Maybe we need to go back to a system of smaller, localized businesses, instead of the giant corporations that contribute to the demise of America?

Dale escondido
09-04-2010, 11:26 AM
In theory, yes.

However, we see now that the small percentage of those who control the money, can artificially steer the economy in any direction they wish.

They can afford to sit this disaster out for years. They continue to bilk the system for billions.

What they will ultimately do, is force us to alter the function of our govt., and have a series of programs that lend money to small businesses.

Maybe we need to go back to a system of smaller, localized businesses, instead of the giant corporations that contribute to the demise of America?

AGAIN I agree,
We need government to at least protect small business from unfair big business practices.
Big business fears small business and especially while they struggle with bottom lines.
They turn to legislation to protect them.
The protection that comes with being extremely large, monopolizing under the radar is back with us again and generally ignored.
One of the ways to make money without labor is to steer markets with small money chasing the money they have lost.
It has become harder but still happens and downsizing big business and exspecting two jobs for the price of one is another way big business pays dividends.
Small business doesn't need loans as proposed in the new legislation.
They need fair access to the work available.
They need to be able to purchase good for the same price as corp giants.

John Galt
09-04-2010, 01:56 PM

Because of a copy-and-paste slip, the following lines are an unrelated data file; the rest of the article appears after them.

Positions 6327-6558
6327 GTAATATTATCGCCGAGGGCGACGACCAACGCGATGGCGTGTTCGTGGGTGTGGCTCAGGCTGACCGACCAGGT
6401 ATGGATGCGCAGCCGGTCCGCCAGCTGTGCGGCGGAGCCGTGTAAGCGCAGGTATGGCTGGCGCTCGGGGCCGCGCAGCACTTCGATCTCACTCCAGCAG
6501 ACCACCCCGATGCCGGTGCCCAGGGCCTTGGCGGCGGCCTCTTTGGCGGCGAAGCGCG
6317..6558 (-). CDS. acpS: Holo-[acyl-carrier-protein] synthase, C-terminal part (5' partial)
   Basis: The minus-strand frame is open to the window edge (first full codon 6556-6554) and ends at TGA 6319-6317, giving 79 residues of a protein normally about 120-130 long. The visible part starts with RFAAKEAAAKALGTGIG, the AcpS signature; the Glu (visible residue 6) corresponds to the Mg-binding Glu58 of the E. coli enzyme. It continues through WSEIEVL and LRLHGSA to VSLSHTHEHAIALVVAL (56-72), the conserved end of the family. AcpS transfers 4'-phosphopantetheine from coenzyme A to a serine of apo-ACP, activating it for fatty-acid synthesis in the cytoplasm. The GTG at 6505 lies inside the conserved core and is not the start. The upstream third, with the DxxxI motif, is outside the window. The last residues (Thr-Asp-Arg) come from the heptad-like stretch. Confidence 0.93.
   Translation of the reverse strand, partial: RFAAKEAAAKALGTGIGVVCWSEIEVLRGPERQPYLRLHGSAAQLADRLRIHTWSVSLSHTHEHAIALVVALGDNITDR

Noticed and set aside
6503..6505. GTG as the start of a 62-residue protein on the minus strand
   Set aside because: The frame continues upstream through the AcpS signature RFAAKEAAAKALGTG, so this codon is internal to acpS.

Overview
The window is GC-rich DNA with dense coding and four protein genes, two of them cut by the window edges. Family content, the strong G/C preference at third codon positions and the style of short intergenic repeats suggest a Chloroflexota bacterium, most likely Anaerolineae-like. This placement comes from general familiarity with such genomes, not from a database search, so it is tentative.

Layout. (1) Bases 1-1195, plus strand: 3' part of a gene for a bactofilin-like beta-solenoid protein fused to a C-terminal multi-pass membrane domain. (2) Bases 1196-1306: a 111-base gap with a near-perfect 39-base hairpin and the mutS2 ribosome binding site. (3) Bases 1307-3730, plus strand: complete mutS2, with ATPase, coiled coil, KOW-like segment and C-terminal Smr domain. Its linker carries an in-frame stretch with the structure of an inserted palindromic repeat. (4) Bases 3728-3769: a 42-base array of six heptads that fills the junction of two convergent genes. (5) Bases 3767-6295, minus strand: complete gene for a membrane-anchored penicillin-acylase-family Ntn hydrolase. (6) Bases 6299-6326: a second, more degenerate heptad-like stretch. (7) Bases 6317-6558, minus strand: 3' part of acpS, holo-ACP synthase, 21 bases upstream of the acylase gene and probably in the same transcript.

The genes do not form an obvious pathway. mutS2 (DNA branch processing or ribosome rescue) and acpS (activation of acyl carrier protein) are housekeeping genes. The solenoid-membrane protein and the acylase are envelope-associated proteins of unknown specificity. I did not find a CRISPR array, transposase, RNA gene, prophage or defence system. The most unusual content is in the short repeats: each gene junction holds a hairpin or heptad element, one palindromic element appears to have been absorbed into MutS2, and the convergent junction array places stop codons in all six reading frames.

Small business doesn't need loans as proposed in the new legislation.
They need fair access to the work available.
They need to be able to purchase good for the same price as corp giants.
As an owner of a small business, I have a minor disagreement here.

Small business loans have been keeping people employed for ages.

This is especially true for the businesses that take on very large contracts.

I've already gotten plans to bid on, where the construction company wants me to GIVE THEM up to 10% of my bid price, in lieu of bonding.

That aside...even if the job isn't that big, it often takes 30-60 days to get paid from some larger accounts.

If you have employees, this can put a damper on your cash flow. Likewise for your ability to pay your creditors.

That's why these relatively small business loans are imperative.


As far as competing for price on purchasing materials/goods....it will never happen, unless the small guy can buy in bulk. That's another way the giants have an advantage. Their material costs can be 50% less than the small guy.